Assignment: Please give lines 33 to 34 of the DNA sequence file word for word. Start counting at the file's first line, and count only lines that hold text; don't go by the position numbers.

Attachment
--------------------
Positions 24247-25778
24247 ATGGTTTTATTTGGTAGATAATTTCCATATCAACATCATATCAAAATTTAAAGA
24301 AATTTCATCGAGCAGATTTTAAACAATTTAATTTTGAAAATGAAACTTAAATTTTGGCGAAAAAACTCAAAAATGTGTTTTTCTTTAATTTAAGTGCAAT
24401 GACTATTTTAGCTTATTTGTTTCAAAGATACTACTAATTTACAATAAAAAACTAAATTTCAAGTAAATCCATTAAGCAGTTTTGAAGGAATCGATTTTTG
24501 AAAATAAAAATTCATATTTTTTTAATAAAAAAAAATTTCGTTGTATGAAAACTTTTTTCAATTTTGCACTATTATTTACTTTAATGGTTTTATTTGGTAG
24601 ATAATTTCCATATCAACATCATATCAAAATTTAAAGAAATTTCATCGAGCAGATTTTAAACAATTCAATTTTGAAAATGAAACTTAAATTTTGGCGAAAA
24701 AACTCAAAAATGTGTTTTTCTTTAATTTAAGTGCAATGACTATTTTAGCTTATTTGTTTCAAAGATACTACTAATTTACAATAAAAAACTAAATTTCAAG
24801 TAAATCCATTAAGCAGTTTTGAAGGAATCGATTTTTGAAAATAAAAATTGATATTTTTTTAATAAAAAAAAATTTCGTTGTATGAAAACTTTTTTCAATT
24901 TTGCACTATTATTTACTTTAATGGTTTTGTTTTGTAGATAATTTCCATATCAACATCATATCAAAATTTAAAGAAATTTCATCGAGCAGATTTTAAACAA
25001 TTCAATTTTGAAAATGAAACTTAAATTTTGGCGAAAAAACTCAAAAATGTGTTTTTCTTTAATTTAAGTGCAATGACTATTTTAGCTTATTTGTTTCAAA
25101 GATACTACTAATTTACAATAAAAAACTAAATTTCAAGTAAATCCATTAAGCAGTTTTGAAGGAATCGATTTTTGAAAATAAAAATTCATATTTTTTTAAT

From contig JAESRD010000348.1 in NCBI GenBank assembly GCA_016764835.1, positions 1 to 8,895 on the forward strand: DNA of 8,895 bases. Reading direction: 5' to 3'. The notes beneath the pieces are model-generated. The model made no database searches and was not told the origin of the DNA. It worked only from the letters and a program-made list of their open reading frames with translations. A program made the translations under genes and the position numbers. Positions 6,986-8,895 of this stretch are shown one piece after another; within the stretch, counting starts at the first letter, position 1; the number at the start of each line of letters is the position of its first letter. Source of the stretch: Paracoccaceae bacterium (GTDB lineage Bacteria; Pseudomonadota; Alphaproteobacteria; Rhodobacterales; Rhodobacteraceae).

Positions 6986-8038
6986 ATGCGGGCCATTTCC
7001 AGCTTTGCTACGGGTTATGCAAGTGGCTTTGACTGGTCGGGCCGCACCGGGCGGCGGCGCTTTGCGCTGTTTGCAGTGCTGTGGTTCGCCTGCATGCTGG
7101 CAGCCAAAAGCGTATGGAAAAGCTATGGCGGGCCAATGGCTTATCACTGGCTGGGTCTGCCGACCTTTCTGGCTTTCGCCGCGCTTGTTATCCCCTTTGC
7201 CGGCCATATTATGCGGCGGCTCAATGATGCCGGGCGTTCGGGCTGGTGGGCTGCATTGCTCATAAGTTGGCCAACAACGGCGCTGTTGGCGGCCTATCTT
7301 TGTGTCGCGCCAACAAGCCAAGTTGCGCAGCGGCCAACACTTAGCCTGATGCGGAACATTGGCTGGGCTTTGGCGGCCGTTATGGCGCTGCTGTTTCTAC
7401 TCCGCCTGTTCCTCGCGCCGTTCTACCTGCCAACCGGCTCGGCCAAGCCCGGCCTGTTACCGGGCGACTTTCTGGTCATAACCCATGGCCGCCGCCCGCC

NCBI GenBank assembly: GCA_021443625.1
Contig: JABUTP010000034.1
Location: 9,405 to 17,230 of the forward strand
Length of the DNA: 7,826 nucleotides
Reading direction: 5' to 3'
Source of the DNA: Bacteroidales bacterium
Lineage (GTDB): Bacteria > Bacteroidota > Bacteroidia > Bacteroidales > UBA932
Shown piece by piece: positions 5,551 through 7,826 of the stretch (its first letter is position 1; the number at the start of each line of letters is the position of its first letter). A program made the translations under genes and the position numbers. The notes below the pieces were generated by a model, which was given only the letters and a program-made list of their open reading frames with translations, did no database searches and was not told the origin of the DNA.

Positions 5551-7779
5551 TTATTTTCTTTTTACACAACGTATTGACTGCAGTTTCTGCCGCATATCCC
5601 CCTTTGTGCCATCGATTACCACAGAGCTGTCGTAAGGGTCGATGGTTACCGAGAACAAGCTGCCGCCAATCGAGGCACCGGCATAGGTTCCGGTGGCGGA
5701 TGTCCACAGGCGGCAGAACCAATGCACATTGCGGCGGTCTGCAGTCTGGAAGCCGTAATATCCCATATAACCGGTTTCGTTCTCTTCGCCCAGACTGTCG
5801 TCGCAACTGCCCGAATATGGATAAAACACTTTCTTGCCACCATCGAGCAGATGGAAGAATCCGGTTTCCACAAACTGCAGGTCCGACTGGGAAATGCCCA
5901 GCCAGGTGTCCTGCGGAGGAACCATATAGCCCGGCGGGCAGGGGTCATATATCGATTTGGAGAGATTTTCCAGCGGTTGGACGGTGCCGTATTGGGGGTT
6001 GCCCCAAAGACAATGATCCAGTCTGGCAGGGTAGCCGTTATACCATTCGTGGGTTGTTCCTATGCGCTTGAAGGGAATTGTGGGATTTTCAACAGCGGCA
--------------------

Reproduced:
5901 GCCAGGTGTCCTGCGGAGGAACCATATAGCCCGGCGGGCAGGGGTCATATATCGATTTGGAGAGATTTTCCAGCGGTTGGACGGTGCCGTATTGGGGGTT
6001 GCCCCAAAGACAATGATCCAGTCTGGCAGGGTAGCCGTTATACCATTCGTGGGTTGTTCCTATGCGCTTGAAGGGAATTGTGGGATTTTCAACAGCGGCA